hierarchical reinforcement learning amir massoud farahmand farahmand@sologen.net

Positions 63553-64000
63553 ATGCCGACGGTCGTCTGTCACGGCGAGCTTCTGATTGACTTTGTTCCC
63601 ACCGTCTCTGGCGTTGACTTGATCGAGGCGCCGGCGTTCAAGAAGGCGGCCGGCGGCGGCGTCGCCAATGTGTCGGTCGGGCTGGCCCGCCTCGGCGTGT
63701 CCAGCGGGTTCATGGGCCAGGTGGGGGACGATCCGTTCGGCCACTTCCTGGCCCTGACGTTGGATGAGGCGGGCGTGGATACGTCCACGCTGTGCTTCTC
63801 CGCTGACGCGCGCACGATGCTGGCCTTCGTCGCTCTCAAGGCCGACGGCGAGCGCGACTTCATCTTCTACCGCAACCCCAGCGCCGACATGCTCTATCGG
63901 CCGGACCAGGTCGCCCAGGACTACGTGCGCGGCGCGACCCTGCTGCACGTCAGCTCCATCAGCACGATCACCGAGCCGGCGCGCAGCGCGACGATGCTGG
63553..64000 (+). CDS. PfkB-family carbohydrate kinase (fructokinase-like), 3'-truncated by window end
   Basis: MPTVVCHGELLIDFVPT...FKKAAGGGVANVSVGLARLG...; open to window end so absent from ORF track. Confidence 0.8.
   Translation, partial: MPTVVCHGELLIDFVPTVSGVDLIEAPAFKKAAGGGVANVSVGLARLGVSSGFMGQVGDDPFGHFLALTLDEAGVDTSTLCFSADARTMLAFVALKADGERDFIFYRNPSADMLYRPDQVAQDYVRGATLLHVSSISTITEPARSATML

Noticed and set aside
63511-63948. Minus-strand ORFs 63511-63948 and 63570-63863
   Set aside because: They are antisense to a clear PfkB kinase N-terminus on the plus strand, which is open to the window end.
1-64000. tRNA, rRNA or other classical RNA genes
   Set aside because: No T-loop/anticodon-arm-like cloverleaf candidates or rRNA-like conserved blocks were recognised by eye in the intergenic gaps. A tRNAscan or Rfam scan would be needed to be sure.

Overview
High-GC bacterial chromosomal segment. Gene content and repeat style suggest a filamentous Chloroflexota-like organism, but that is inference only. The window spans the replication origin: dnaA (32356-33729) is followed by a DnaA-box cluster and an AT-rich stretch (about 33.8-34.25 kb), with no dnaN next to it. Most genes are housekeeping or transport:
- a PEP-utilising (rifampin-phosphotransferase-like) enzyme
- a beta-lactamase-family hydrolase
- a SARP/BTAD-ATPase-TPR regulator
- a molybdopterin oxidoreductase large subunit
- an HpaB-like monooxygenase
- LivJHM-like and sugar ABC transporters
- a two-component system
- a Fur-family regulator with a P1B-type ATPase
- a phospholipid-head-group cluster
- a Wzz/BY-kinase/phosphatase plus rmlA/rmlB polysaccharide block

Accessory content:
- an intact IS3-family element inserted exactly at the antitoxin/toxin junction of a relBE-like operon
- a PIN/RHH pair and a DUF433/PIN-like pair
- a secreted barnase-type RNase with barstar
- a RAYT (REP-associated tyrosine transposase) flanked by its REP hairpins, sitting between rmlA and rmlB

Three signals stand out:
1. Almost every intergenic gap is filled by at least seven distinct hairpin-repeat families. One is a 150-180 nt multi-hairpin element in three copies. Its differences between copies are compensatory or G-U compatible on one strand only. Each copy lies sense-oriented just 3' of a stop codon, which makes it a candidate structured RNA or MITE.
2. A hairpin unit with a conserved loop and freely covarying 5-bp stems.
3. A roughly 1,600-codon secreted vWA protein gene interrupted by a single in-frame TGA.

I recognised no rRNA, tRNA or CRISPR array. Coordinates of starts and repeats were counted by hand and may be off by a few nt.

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Hierarchical Reinforcement Learning Amir massoud Farahmand Farahmand@SoloGen.net Slide 2 Markov Decision Problems Markov Process: Formulating a wide range of dynamical systems Finding an optimal solution of an objective function [Stochastic] Dynamics Programming Planning: Known environment Learning: Unknown environment Slide 3 MDP Slide 4 Reinforcement Learning (1) Very important Machine Learning method An approximate online solution of MDP Monte Carlo method Stochastic Approximation [Function Approximation] Slide 5 Reinforcement Learning (2) Q-Learning and SARSA are among the most important solution of RL Slide 6 Curses of DP Curse of Modeling RL solves this problem Curse of Dimensionality Approximating Value function Hierarchical methods Slide 7 Hierarchical RL (1) Use some kind of hierarchy in order to Learn faster Need less values to be updated (smaller storage dimension) Incorporate a priori knowledge by designer Increase reusability Have a more meaningful structure than a mere Q-table Slide 8 Hierarchical RL (2) Is there any unified meaning of hierarchy? NO! Different methods: Temporal abstraction State abstraction Behavioral decomposition Slide 9 Hierarchical RL (3) Feudal Q-Learning [Dayan, Hinton] Options [Sutton, Precup, Singh] MaxQ [Dietterich] HAM [Russell, Parr, Andre] HexQ [Hengst] Weakly-Coupled MDP [Bernstein, Dean & Lin, ] Structure Learning in SSA [Farahmand, Nili] Slide 10 Feudal Q-Learning Divide each task to a few smaller sub-tasks State abstraction method Different layers of managers Each manager gets orders from its super-manager and orders to its sub-managers Super- Manager Manager 1 Sub- Manager 1 Sub- Manager 2 Manager 2 Slide 11 Feudal Q-Learning Principles of Feudal Q-Learning Reward Hiding: Managers must reward sub-managers for doing their bidding whether or not this satisfies the commands of the super-managers. Sub-managers should just learn to obey their managers and leave it up to them to determine what it is best to do at the next level up. Information Hiding: Managers only need to know the state of the system at the granularity of their own choices of tasks. Indeed, allowing some decision making to take place at a coarser grain is one of the main goals of the hierarchical decomposition. Information is hidden both downwards - sub- managers do not know the task the super-manager has set the manager - and upwards -a super-manager does not know what choices its manager has made to satisfy its command. Slide 12 Feudal Q-Learning Slide 13 Slide 14 Options: Introduction People do decision making at different time scales Traveling example It is desirable to have a method to support this temporally-extended actions over different time scales Slide 15 Options: Concept Macro-actions Temporal abstraction method of Hierarchical RL Options are temporally extended actions which each of them is consisted of a set of primitive actions Example: Primitive actions: walking NSWE Options: go to {door, cornet, table, straight} Options can be Open-loop or Closed-loop Semi-Markov Decision Process Theory [Puterman] Slide 16 Options: Formal Definitions Slide 17 Options: Rise of SMDP! Theorem: MDP + Options = SMDP Slide 18 Options: Value function Slide 19 Options: Bellman-like optimality condition Slide 20 Options: A simple example Slide 21 Slide 22 Slide 23 Interrupting Options Options policy is followed until it terminates. It is somehow unnecessary condition You may change your decision in the middle of execution of your previous decision. Interruption Theorem: Yes! It is better! Slide 24 Interrupting Options: An example Slide 25 Options: Other issues Intra-option {model, value} learning Learning each options Defining sub-goal reward function Slide 26 MaxQ MaxQ Value Function Decomposition Somehow related to Feudal Q- Learning Decomposing Value function in a hierarchical structure Slide 27 MaxQ Slide 28 MaxQ: Value decomposition Slide 29 MaxQ: Existence theorem Recursive optimal policy. There may be many recursive optimal policies with different value function. Recursive optimal policies are not an optimal policy. If H is stationary macro hierarchy for MDP M, then all recursively optimal policies w.r.t. have the same value. Slide 30 MaxQ: Learning Theorem: If M is MDP, H is stationary macro, GLIE (Greedy in the Limit with Infinite Exploration) policy, common convergence conditions (bounded V and C, sum of alpha is ), then with Prob. 1, algorithm MaxQ-0 will converge! Slide 31 MaxQ Faster learning: all states updating Similar to all-goal-updating of Kaelbling Slide 32 MaxQ Slide 33 MaxQ: State abstraction Advantageous Memory reduction Needed exploration will be reduced Increase reusability as it is not dependent on its higher parents Is it possible?! Slide 34 MaxQ: State abstraction Exact preservation of value function Approximate preservation Slide 35 MaxQ: State abstraction Does it converge? It has not proved formally yet. What can we do if we want to use an abstraction that violates theorem 3? Reward function decomposition Design a reward function that reinforces those responsible parts of the architecture. Slide 36 MaxQ: Other issues Undesired Terminal states Non-hierarchical execution (polling execution) Better performance Computational intensive Slide 37 Learning in Subsumption Architecture Structure learning How should behaviors arranged in the architecture? Behavior learning How should a single behavior act? Structure/Behavior learning Slide 38 SSA: Purely Parallel Case build maps explore avoid obstacles locomote manipulate the world sensors Slide 39 SSA: Structure learning issues How should we represent structure? Sufficient (problem space can be covered) Tractable (small hypothesis space) Well-defined credit assignment How should we assign credits to architecture? Slide 40 SSA: Structure learning issues Purely parallel structure Is it the most plausible choice (regarding SSA-BBS assumptions)? Some different representations Beh. learning Beh/Layer learning Order learning Slide 41 SSA: Behavior learning issues Reinforcement signal decomposition: each Beh. has its own reward function Reinforcement signal design: How should we transform our desires into reward function? Reward Shaping Emotional Learning ? Hierarchical Credit Assignment Slide 42 SSA: Structure Learning example Suppose we have correct behaviors and want to arrange them in an architecture in order to maximize a specific behavior Subjective evaluation: We want to lift an object to a specific height while its slope does not become too high. Objective evaluation: How should we design it?! Slide 43 SSA: Structure Learning example Slide 44